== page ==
Creating an AWS EC2 instance with a Public IP

The first couple of times you create a new EC2 instance on AWS this is an easy option to miss, and it defaults to private IP only.

If you want to create an EC2 instance with a public IP, when you create your instance from the dashboard ensure this option is set to ‘Enable’ :

Deploying Docker Containers to AWS EC2 Container Service (ECS)

I’ve spent a lot of time playing with Docker containers locally for various personal projects, but haven’t spent much time deploying them to the cloud. I did look at IBM Bluemix a while back, and their web console and toolset was a pretty good developer experience. I’m curious about how OpenShift Online is evolving into a container based service as I’ve deployed many personal projects to OpenShift, and it has to be my favorite PaaS for features, ease of use, and cost.

AWS is the obvious leader in this space, and despite playing with a few EC2 services during the developer free year, I hadn’t tried yet to deploy Docker Containers there.

AWS’s Docker support is EC2 Container Service, or ECS.

To get started:

Install the AWS CLI:

On the Mac I installed this easily with ‘brew install awscli’, which was much simpler than installing Python and PIP per the official instructions (see here).

Create an AWS user in AWS IAM for authenticating between your local Docker install and with ECS (this user is used instead of your master Amazon account credentials).

Run ‘aws configure’ locally and add secret key credentials from when you created your admin user in IAM

Follow through the step in the ECS Getting Stared guide here:

To summarize the steps in the getting started guide:

  • From the ECS Control Panel, create a Docker Image Repository:
  • Connect your local Docker client with your Docker credentials in ECS:
    aws ecr get-login --region us-east-1
  • Copy and paste the docker login command from the previous step, this will log you in for 24 hours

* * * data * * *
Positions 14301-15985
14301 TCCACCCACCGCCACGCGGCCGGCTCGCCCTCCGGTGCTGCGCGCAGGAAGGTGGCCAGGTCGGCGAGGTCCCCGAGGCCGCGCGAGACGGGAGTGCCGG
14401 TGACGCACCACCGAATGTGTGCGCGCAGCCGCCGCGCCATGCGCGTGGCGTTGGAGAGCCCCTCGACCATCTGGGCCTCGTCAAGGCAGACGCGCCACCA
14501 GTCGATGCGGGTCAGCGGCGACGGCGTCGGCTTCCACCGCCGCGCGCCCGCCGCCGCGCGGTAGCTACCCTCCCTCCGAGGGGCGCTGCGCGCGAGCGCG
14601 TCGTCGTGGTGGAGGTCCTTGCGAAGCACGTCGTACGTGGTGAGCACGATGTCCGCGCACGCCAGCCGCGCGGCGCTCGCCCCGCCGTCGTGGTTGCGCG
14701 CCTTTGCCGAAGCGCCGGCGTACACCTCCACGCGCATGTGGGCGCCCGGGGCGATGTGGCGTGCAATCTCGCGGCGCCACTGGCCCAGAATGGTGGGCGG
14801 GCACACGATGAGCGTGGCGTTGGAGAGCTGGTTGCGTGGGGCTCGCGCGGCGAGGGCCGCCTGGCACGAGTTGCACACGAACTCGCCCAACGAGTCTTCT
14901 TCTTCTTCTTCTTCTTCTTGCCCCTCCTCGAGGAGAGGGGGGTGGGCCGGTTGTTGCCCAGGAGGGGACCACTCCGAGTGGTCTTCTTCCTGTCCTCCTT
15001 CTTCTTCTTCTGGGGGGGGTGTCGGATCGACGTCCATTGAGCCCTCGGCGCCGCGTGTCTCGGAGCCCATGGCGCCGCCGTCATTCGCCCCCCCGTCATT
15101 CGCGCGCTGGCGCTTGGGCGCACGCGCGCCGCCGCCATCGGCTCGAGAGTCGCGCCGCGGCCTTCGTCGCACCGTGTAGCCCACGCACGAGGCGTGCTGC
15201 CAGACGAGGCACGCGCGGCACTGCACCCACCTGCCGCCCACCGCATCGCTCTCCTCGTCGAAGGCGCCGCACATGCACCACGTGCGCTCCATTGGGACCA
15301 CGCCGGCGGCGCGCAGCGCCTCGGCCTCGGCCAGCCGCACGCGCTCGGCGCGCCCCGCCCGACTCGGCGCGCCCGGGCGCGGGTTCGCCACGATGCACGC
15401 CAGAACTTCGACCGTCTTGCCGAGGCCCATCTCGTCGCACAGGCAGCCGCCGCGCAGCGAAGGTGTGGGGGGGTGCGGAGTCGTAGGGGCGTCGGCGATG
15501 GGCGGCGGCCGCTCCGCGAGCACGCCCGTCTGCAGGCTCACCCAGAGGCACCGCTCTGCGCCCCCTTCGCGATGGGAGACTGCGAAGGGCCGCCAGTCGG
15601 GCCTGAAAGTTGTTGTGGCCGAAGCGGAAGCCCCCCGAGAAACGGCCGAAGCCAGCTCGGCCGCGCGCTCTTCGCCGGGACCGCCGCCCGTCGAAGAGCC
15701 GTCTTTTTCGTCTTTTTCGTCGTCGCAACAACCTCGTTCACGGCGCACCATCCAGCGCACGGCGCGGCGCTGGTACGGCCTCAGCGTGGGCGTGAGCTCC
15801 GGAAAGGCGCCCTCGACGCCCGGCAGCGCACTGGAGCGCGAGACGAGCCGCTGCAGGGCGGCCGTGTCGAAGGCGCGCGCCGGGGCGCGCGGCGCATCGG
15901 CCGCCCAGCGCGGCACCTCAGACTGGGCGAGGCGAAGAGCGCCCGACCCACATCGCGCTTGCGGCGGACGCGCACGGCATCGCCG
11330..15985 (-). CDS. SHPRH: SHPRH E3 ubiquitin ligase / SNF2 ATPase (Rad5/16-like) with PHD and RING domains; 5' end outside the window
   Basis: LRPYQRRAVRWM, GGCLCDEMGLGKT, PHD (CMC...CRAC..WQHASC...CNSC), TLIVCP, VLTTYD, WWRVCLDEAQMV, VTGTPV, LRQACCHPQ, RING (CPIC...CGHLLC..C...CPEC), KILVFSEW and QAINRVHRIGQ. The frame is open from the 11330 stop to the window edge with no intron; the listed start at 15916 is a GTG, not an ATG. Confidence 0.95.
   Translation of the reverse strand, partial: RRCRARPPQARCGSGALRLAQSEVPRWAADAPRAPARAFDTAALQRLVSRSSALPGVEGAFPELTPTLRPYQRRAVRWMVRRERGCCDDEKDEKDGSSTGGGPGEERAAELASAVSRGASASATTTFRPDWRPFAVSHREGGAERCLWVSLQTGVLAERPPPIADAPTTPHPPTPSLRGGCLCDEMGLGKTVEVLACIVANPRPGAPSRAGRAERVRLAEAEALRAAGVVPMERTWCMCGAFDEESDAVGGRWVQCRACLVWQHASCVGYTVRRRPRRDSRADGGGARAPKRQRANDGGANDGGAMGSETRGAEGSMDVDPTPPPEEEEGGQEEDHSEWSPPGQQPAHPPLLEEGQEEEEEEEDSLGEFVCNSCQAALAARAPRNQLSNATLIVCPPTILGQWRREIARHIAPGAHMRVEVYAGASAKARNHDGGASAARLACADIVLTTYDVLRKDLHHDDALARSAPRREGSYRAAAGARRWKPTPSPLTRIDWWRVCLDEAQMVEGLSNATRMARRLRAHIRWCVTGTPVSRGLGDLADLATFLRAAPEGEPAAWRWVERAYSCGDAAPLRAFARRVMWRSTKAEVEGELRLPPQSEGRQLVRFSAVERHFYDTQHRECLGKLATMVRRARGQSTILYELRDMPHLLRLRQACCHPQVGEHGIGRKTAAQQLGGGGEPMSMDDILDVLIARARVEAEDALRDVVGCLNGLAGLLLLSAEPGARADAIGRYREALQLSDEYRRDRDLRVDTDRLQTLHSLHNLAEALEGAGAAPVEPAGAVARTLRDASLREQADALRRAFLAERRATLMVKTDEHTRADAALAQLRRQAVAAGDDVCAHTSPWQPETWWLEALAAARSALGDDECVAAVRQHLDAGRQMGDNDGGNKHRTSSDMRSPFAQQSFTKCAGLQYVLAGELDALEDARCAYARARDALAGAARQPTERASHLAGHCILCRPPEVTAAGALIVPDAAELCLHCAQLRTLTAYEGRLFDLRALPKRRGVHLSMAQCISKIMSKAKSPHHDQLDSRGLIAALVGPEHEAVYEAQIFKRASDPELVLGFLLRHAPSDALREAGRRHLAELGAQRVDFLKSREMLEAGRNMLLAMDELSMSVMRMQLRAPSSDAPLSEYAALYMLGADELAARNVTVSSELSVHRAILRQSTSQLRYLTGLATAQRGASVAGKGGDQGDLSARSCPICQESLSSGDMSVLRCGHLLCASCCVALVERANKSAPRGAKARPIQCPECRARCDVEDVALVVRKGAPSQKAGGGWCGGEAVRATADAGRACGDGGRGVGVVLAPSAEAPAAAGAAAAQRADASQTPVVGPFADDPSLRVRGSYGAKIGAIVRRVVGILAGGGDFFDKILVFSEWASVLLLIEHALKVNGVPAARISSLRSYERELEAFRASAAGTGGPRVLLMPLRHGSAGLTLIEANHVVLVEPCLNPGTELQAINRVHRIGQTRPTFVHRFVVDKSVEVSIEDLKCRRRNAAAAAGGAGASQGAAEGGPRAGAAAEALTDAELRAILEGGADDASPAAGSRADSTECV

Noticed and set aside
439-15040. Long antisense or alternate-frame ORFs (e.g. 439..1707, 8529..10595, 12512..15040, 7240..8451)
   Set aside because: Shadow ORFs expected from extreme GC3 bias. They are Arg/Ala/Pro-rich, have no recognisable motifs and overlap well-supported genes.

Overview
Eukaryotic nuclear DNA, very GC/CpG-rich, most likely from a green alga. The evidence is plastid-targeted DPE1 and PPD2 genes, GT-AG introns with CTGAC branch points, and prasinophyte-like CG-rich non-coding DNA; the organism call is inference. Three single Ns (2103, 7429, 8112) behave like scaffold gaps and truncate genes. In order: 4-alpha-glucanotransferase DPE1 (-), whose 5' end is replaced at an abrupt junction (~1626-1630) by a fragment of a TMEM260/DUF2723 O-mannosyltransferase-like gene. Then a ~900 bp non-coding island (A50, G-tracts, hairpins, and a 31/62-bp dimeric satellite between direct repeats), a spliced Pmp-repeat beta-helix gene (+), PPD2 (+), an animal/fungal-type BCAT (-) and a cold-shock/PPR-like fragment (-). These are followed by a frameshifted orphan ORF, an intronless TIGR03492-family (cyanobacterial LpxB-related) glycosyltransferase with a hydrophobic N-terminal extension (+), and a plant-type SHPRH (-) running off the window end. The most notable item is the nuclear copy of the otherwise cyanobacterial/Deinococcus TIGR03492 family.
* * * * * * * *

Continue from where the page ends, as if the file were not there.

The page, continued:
• Tag your image locally ready to push to your ECS repository – use the repo URI from the first step:
docker tag imageid ecs-repo-uri

The example command in the docs looks like this:

docker tag e9ae3c220b23

For the last param, the tag name, use the ECS Docker Repo URI when you created the repo.

Push the image to your ECS repo with (where image-tag-name is the same as the tag name above):

docker push image-tag-name

Docker images are run on ECS using a task config. You can create with the web ui (, or manually create as a json file. If you create from the web ui you can copy the json from the configured task as a template for another task.

Before you can run a task, you need to create a Cluster, using the web ui:

Run your task specifying the EC2 cluster to run on:

aws ecs run-task –task-definition task-def-name –cluster cluster-name

If you omit the –cluster param, you’ll see this error

Error: "An error occurred (ClusterNotFoundException) when calling the RunTask operation: Cluster not found."

To check cluster status:

aws ecs describe-clusters --cluster cluster-name

Ensure you have an inbound rule on your EC2 security to allow incoming requests to the exposed port on your container (e.g. TCP 80 for incoming web traffic).

Next up: deploying a single container is not particularly useful. Next I’m going to take a look at adding Netflix Eureka for discovery of other deployed services in containers.

Checklist for accessing an AWS EC2 instance with ssh

Quick checklist of items to check for enabling ssh instance into a running EC2 instance:

  • EC2 instance is started (check from AWS console)
  • From AWS console, check Security Group for the instance has an inbound rule for SSH – if only accessing remotely from your current IP, you can press ‘My IP’ to set your current public IP
  • From Network & Security, create a keypair and download the .pem file
  • Check the public DNS name for your EC2 instance from the console
  • chmod 400 your .pem file, otherwise you’ll get an error that it’s publicly readable

Connect with:

ssh -i path-to-.pem-file

Interesting point of view on Amazon’s business model

The fact that Amazon exists as an online retailer but also offers cloud based hosting services has always interested me. I always wondered if the hosting business was based on technology they had developed in house to support their online retailer business and so decided to set themselves up as a hosting provider based on their own technology, but it appears from some history on wikipedia that they later migrated their online store to the AWS platform, so AWS was developed at a later point.

Kas Thomas has an interesting post about the broad diversification of Amazon’s business.